Discussion:
grounded MMJ cables
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Phillip Helbig (undress to reply)
2021-07-18 05:22:49 UTC
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I'm testing out some MMJ cables (useful for console cables) and notice
that some (all of which are round rather than flat) have an additional
wire outside of the plug at each end, which looks like it might be
intended as ground. What's the purpose of that?
Grant Taylor
2021-07-18 08:02:20 UTC
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Post by Phillip Helbig (undress to reply)
I'm testing out some MMJ cables (useful for console cables) and
notice that some (all of which are round rather than flat) have an
additional wire outside of the plug at each end, which looks like it
might be intended as ground. What's the purpose of that?
How long is it? I'd expect it to be 3-9 inches if it's meant to be a
ground wire that is attached to something else on the chassis.

I would also have significant worries about ground loops and / or sneak
currents. Both of which can be quite dangerous from an electrical and
safety perspective. As in more amperage than the wire can safely handle
turning the wire into a heater that can melt insulation and start fires.
--
Grant. . . .
unix || die
Phillip Helbig (undress to reply)
2021-07-18 08:35:47 UTC
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Post by Grant Taylor
Post by Phillip Helbig (undress to reply)
I'm testing out some MMJ cables (useful for console cables) and
notice that some (all of which are round rather than flat) have an
additional wire outside of the plug at each end, which looks like it
might be intended as ground. What's the purpose of that?
How long is it? I'd expect it to be 3-9 inches if it's meant to be a
ground wire that is attached to something else on the chassis.
Yes, about 5 inches. It has an eyelet at the end, so one could connect
it to the chassis via a screw.
Post by Grant Taylor
I would also have significant worries about ground loops and / or sneak
currents. Both of which can be quite dangerous from an electrical and
safety perspective. As in more amperage than the wire can safely handle
turning the wire into a heater that can melt insulation and start fires.
But is that an issue when using a console cable?
chris
2021-07-18 10:40:38 UTC
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Post by Phillip Helbig (undress to reply)
Post by Grant Taylor
Post by Phillip Helbig (undress to reply)
I'm testing out some MMJ cables (useful for console cables) and
notice that some (all of which are round rather than flat) have an
additional wire outside of the plug at each end, which looks like it
might be intended as ground. What's the purpose of that?
How long is it? I'd expect it to be 3-9 inches if it's meant to be a
ground wire that is attached to something else on the chassis.
Yes, about 5 inches. It has an eyelet at the end, so one could connect
it to the chassis via a screw.
Post by Grant Taylor
I would also have significant worries about ground loops and / or sneak
currents. Both of which can be quite dangerous from an electrical and
safety perspective. As in more amperage than the wire can safely handle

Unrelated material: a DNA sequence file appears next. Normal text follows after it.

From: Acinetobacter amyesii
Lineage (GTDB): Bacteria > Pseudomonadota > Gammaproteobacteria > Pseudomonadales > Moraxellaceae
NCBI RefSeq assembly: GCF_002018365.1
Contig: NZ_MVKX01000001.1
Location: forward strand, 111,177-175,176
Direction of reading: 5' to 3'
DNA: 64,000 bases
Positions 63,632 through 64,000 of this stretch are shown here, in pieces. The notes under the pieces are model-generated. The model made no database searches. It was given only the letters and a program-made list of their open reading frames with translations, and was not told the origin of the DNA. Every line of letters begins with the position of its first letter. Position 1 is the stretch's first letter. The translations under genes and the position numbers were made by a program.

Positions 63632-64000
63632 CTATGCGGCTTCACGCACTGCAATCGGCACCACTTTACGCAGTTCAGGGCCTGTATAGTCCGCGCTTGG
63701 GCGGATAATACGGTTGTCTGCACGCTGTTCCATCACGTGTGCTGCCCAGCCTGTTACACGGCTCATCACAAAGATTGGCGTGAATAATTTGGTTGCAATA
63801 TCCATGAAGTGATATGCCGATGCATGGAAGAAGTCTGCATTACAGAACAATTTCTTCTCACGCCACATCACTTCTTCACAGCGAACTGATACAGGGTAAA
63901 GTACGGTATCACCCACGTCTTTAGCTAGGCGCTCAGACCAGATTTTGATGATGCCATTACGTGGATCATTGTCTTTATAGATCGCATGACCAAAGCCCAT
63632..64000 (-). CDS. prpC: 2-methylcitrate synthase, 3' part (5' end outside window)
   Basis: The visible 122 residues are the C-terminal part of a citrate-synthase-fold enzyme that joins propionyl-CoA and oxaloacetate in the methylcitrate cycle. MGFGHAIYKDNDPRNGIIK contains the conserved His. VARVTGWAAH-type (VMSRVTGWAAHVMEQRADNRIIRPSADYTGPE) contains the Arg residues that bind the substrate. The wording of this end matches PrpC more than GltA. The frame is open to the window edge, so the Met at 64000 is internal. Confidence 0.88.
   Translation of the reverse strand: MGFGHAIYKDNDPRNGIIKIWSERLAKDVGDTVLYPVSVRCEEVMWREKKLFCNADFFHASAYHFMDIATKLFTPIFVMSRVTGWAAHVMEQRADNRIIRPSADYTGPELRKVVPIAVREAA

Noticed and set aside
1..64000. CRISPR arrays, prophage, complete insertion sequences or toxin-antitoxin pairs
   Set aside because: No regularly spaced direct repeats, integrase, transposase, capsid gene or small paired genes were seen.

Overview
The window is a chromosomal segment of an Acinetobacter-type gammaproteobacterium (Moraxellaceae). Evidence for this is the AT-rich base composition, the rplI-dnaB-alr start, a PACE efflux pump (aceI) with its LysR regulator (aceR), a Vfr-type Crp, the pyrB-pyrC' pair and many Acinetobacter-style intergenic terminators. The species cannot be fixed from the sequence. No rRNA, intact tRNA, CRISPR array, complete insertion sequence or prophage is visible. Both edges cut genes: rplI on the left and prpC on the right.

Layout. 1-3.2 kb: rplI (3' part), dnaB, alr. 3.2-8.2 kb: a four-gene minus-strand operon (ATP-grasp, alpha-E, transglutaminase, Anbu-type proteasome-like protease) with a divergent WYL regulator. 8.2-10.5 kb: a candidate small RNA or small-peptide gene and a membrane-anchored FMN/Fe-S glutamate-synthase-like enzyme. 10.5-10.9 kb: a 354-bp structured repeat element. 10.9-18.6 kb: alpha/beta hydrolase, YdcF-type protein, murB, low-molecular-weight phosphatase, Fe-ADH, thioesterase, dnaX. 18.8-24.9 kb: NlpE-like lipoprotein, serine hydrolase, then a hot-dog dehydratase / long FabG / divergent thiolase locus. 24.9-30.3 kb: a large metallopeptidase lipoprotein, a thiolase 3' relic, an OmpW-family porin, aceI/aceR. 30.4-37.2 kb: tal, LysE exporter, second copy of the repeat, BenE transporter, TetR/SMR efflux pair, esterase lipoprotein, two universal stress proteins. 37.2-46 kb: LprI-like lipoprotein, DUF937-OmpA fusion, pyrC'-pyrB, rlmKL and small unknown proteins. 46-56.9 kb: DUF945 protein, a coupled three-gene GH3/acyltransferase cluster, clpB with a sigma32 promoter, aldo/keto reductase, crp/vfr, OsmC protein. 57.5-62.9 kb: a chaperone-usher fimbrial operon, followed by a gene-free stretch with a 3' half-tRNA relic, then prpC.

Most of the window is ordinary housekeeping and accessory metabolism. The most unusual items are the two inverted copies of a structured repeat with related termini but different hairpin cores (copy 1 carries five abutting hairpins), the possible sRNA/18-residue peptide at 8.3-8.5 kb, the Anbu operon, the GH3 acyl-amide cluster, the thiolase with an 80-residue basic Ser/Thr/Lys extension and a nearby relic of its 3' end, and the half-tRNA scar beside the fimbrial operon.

turning the wire into a heater that can melt insulation and start fires.
But is that an issue when using a console cable?
Not usually from an interference to the cable point of view and iirc,
the added wire is at one end only, which would not enable earth loops.
The answer is more likely to lower any possible emc emissions from the
cable, not to it. Typical terminal baud rates are not high enough and
the rise and fall times are usually controlled, but fast edges could
still be coupled into the cable from the terminal or machine hardware...
Phillip Helbig (undress to reply)
2021-07-18 11:08:50 UTC
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Post by chris
Post by Phillip Helbig (undress to reply)
Post by Grant Taylor
Post by Phillip Helbig (undress to reply)
I'm testing out some MMJ cables (useful for console cables) and
notice that some (all of which are round rather than flat) have an
additional wire outside of the plug at each end, which looks like it
might be intended as ground. What's the purpose of that?
How long is it? I'd expect it to be 3-9 inches if it's meant to be a
ground wire that is attached to something else on the chassis.
Yes, about 5 inches. It has an eyelet at the end, so one could connect
it to the chassis via a screw.
Post by Grant Taylor
I would also have significant worries about ground loops and / or sneak
currents. Both of which can be quite dangerous from an electrical and
safety perspective. As in more amperage than the wire can safely handle
turning the wire into a heater that can melt insulation and start fires.
But is that an issue when using a console cable?
Not usually from an interference to the cable point of view and iirc,
the added wire is at one end only, which would not enable earth loops.
I have seen those, but the two I checked today have it at both ends.
Post by chris
The answer is more likely to lower any possible emc emissions from the
cable, not to it. Typical terminal baud rates are not high enough and
the rise and fall times are usually controlled, but fast edges could
still be coupled into the cable from the terminal or machine hardware...
OK.
chris
2021-07-18 12:50:33 UTC
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Post by Phillip Helbig (undress to reply)
Post by chris
Post by Phillip Helbig (undress to reply)
Post by Grant Taylor
Post by Phillip Helbig (undress to reply)
I'm testing out some MMJ cables (useful for console cables) and
notice that some (all of which are round rather than flat) have an
additional wire outside of the plug at each end, which looks like it
might be intended as ground. What's the purpose of that?
How long is it? I'd expect it to be 3-9 inches if it's meant to be a
ground wire that is attached to something else on the chassis.
Yes, about 5 inches. It has an eyelet at the end, so one could connect
it to the chassis via a screw.
Post by Grant Taylor
I would also have significant worries about ground loops and / or sneak
currents. Both of which can be quite dangerous from an electrical and
safety perspective. As in more amperage than the wire can safely handle
turning the wire into a heater that can melt insulation and start fires.
But is that an issue when using a console cable?
Not usually from an interference to the cable point of view and iirc,